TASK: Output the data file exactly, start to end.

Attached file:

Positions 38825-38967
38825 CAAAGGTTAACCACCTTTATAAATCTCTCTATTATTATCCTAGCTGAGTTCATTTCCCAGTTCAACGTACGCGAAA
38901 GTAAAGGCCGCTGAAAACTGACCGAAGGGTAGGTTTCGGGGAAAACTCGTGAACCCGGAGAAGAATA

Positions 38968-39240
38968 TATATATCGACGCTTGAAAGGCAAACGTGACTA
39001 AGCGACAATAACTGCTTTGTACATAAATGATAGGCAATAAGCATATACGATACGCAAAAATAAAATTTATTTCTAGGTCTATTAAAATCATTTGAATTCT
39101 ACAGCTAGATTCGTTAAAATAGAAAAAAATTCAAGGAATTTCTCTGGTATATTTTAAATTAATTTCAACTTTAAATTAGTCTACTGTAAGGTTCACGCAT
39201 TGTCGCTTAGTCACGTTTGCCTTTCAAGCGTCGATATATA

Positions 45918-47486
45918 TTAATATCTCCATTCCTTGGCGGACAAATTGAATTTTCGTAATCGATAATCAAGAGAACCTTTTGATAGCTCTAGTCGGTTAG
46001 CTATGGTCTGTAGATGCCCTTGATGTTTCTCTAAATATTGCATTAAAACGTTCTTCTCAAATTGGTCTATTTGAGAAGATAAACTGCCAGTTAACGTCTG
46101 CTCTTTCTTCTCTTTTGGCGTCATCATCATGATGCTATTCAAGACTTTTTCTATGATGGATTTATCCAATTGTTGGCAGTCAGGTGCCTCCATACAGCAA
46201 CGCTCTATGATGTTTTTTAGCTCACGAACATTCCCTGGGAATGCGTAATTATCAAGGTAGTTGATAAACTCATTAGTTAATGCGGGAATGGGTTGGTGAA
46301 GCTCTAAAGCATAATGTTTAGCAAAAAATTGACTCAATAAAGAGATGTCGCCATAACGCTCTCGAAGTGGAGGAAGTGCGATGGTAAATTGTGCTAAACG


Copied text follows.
Positions 38825-38967
38825 CAAAGGTTAACCACCTTTATAAATCTCTCTATTATTATCCTAGCTGAGTTCATTTCCCAGTTCAACGTACGCGAAA
38901 GTAAAGGCCGCTGAAAACTGACCGAAGGGTAGGTTTCGGGGAAAACTCGTGAACCCGGAGAAGAATA

Positions 38968-39240
38968 TATATATCGACGCTTGAAAGGCAAACGTGACTA
39001 AGCGACAATAACTGCTTTGTACATAAATGATAGGCAATAAGCATATACGATACGCAAAAATAAAATTTATTTCTAGGTCTATTAAAATCATTTGAATTCT
39101 ACAGCTAGATTCGTTAAAATAGAAAAAAATTCAAGGAATTTCTCTGGTATATTTTAAATTAATTTCAACTTTAAATTAGTCTACTGTAAGGTTCACGCAT
39201 TGTCGCTTAGTCACGTTTGCCTTTCAAGCGTCGATATATA

Positions 45918-47486
45918 TTAATATCTCCATTCCTTGGCGGACAAATTGAATTTTCGTAATCGATAATCAAGAGAACCTTTTGATAGCTCTAGTCGGTTAG
46001 CTATGGTCTGTAGATGCCCTTGATGTTTCTCTAAATATTGCATTAAAACGTTCTTCTCAAATTGGTCTATTTGAGAAGATAAACTGCCAGTTAACGTCTG
46101 CTCTTTCTTCTCTTTTGGCGTCATCATCATGATGCTATTCAAGACTTTTTCTATGATGGATTTATCCAATTGTTGGCAGTCAGGTGCCTCCATACAGCAA
46201 CGCTCTATGATGTTTTTTAGCTCACGAACATTCCCTGGGAATGCGTAATTATCAAGGTAGTTGATAAACTCATTAGTTAATGCGGGAATGGGTTGGTGAA
46301 GCTCTAAAGCATAATGTTTAGCAAAAAATTGACTCAATAAAGAGATGTCGCCATAACGCTCTCGAAGTGGAGGAAGTGCGATGGTAAATTGTGCTAAACG